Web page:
Employers Can Require Arbitration of Employee Disputes
In an arbitration proceedings, the employer and employee who are facing a dispute present their information to an arbitrator, someone not a member of the company, who renders a legally binding judgement.
Business groups are supportive of the decision. "We think that this is good for business, and we think it's good for employees, too," said Stephen Bokat of the U.S. Chamber of Commerce. Arbitration "resolves disputes much more quickly with far less cost for most parties," he said.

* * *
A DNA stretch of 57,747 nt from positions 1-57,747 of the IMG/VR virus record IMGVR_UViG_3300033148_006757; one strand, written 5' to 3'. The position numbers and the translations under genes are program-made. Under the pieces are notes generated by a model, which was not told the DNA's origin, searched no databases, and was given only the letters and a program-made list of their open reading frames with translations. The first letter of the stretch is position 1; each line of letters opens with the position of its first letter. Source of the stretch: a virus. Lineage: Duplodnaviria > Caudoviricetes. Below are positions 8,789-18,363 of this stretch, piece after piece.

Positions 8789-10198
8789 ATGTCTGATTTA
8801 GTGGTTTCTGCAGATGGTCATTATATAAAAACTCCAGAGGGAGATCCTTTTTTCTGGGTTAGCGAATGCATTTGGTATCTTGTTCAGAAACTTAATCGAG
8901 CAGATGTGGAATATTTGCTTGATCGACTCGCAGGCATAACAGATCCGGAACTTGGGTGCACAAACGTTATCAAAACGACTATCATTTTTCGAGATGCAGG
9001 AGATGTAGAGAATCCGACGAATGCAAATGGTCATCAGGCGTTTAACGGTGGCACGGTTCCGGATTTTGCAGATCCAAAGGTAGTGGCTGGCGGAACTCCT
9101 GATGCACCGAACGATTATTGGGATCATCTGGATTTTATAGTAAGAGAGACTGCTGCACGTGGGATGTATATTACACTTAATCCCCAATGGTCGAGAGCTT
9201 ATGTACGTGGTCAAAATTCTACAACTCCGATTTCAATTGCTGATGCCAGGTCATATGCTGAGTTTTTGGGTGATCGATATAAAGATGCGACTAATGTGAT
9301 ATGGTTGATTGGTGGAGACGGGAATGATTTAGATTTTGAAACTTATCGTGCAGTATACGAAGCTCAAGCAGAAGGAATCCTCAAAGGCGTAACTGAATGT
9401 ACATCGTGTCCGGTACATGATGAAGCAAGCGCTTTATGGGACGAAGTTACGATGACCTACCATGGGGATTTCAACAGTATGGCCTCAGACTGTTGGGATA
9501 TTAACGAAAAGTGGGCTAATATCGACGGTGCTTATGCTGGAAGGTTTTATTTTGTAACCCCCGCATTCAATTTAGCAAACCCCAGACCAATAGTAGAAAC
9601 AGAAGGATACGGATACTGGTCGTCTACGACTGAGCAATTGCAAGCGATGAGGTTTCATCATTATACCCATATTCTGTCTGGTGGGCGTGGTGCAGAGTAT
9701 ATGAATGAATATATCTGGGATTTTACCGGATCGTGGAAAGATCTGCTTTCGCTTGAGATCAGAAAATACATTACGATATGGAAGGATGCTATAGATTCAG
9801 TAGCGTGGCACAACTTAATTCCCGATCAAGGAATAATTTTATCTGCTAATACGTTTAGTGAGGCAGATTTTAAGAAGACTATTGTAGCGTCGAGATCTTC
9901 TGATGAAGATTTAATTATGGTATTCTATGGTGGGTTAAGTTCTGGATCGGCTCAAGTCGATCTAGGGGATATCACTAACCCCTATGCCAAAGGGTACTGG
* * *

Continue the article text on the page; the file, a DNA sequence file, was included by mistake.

Employee organizations disagree, claiming arbitration generally favors employers as they get to choose the arbitrator. Also, employees are frequently required to pick up the fees of the arbitration.
The Supreme Court's decision applies only to non-union workers. In addition, a clarification was given to wording in the original 1925 arbitration ruling, explaining that transportation workers are exempt from the ruling.